June set aside as special month for shelter cats



Local pet adoption centers hope to improve stray cat conditions in the area.
MONICA BOND
VINDICATOR STAFF WRITER
There are about 100 cats for every home in the Youngstown area, Diane Less Baird, co-founder and development director of Angels for Animals, says.
While that is a high figure, the number of stray and abandoned cats in the area has actually dropped because of efforts by organizations like Angels for Animals, a pet adoption center in Green Township, and Animal Welfare League of Trumbull County in Warren, officials of the groups said.
To help find homes for stray and abandoned cats, Animal Welfare League is promoting National Adopt a Shelter Cat Month in June, Debbie Serbati, shelter director, said.
"Adopt a Shelter Cat Month is a national effort to encourage people to adopt a shelter cat, because there are so many who need homes," she said.
Animal Welfare League received more than 700 cats last year from Trumbull County alone and has a waiting list for those cats they do not have room for.
The shelter can handle 100 to 110 cats and kittens at a time, Serbati said.
Friendliness to felines
When a cat is dropped off at Animal Welfare League, it is tested for feline leukemia and AIDS; if tests are negative, cats are de-wormed and vaccinated.
Cats at Animal Welfare League receive fresh food, water and litter boxes. Caretakers make efforts to take them out of their cages, pet and handle them, Serbati said.
Serbati said a cat typically stays at the shelter three weeks. If a cat is not adopted, it is euthanized.
"It's not fair to keep a cat in a cage its whole life; it's like solitary confinement," she said.
Baird said Angels for Animals is home for 100 to 125 cats and kittens; an additional 250 to 450 live in foster homes, and more live in several satellite divisions. Last year, 6,000 cats passed through their doors, and they expect to see 7,500 this year.
Baird said Angels for Animals receives 35 to 50 phone calls each day about stray cats.
Choice of care
People who bring stray or abandoned cats to Angels for Animals have three options. The first option is one of the spay-neuter programs, which have a fee to cover the cost of the procedures.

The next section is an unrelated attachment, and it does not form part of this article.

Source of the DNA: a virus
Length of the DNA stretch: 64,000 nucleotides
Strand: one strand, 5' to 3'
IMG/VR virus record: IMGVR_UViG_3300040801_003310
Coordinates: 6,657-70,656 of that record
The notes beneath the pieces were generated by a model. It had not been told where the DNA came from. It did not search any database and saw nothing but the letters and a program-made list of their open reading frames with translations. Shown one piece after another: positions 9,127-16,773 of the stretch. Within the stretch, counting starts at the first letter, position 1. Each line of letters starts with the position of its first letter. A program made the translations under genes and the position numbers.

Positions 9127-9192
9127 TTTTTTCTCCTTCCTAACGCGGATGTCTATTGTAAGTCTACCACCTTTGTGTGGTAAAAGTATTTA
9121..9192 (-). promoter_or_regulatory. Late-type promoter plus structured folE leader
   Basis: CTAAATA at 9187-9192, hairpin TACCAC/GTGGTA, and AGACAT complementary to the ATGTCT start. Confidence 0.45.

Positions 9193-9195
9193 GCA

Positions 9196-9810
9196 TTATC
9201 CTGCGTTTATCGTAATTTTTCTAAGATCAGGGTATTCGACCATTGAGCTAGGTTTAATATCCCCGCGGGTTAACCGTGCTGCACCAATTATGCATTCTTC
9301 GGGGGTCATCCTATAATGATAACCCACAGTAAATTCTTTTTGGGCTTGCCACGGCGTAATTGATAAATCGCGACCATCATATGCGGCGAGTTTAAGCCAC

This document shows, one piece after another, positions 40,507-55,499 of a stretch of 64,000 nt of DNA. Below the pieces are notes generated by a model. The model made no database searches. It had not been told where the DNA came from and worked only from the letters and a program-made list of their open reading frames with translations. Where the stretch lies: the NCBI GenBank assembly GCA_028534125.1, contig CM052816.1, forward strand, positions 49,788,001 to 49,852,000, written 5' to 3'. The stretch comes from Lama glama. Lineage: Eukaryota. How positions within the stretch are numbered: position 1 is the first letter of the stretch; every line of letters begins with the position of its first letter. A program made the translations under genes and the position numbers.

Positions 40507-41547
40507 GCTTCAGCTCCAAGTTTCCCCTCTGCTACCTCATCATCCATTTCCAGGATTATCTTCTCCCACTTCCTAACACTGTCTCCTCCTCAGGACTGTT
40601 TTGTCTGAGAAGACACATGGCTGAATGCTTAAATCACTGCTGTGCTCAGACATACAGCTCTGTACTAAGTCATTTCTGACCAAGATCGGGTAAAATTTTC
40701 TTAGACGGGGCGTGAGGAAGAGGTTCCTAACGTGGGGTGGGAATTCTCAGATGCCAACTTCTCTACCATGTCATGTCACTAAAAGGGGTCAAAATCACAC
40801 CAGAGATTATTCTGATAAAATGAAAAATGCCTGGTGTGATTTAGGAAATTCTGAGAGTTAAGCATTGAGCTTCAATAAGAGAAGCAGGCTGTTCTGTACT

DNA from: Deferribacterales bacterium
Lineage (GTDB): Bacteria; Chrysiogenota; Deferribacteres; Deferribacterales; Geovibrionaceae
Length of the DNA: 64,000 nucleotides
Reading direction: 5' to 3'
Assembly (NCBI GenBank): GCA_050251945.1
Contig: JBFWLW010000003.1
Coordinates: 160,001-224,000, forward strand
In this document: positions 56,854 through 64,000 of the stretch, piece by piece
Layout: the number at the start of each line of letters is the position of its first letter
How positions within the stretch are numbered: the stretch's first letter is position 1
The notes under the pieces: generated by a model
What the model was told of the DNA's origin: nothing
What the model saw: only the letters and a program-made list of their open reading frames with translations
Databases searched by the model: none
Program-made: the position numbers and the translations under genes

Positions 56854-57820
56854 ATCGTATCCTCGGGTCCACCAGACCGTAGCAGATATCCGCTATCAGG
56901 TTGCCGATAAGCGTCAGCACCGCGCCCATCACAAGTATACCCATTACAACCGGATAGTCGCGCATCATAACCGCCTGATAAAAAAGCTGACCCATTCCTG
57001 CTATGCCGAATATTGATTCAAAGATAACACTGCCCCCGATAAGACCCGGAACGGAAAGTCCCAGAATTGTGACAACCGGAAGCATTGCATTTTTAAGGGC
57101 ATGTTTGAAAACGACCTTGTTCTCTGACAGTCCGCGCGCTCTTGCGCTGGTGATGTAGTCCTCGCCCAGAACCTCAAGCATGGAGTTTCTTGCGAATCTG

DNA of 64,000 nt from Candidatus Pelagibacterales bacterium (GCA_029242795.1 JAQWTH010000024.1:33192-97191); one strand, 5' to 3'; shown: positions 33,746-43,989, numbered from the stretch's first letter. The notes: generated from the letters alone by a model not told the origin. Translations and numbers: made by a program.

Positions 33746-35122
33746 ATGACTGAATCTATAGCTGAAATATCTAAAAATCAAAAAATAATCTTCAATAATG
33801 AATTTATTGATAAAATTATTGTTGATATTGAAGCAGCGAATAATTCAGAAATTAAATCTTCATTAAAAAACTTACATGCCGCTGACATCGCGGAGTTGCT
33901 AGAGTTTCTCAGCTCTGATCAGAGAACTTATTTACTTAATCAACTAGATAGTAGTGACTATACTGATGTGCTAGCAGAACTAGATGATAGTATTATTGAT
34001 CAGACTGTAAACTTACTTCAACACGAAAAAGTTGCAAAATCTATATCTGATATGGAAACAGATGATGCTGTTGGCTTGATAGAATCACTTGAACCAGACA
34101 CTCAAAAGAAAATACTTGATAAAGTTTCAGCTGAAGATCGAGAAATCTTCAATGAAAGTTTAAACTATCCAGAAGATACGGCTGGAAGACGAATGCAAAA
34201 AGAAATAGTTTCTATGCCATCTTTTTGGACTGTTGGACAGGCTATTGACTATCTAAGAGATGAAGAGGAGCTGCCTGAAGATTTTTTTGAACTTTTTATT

For $60, the cat is spayed or neutered, tested for feline leukemia and feline immunodeficiency virus, and receives a rabies vaccination. "Show Us The Mommy" is an option for kitten litters. The mother receives the $60 package, and the kittens are spayed or neutered for $10 each.
The second option is foster care. People would agree to care for the cat in their home for two to six months; a contract and rules apply.
The third option is the drop-off area. Cats left in the drop-off area are euthanized. Baird said they receive 10 to 30 cats in the drop-off area each day, but can only place two to three cats per day in a home.
Cats who live at Angels for Animals stay until they are placed in a home, which usually takes more than two months, Baird said.
"The cats are so heavily screened at the beginning, we keep them until we place them in a home. We don't euthanize adoptable cats," she said.
The cats live in group rooms, a new concept in cat care; they are more pleasant for the cats and visitors, but more difficult for the caretakers, Baird said.
"Cats are like little kids: They are more entertained in groups, but are lousy disease fighters; when one cat gets sick, it spreads around," she said.
Baird said only one of 10 pets stays in its original home. Seventy percent of cat owners adopt free roaming cats they find in a parking lot or back yard; only 13 percent adopt cats from shelters.
To help reduce the number of stray and abandoned cats, Serbati said the most important thing anybody can do is spay and neuter their cats. She also encouraged owners to keep their cats indoors because of the hazards cats face outside.
Baird encouraged people to make donations, volunteer at adoption centers and, most importantly, be responsible owners. She encouraged people to spay pregnant cats before the litter is born, a procedure which is safe for the mother and a painless death for the kittens.
"We must change the future and get people to spay and neuter their cats. You must remember, in humane work, a good death is much better than a bad life," she said.

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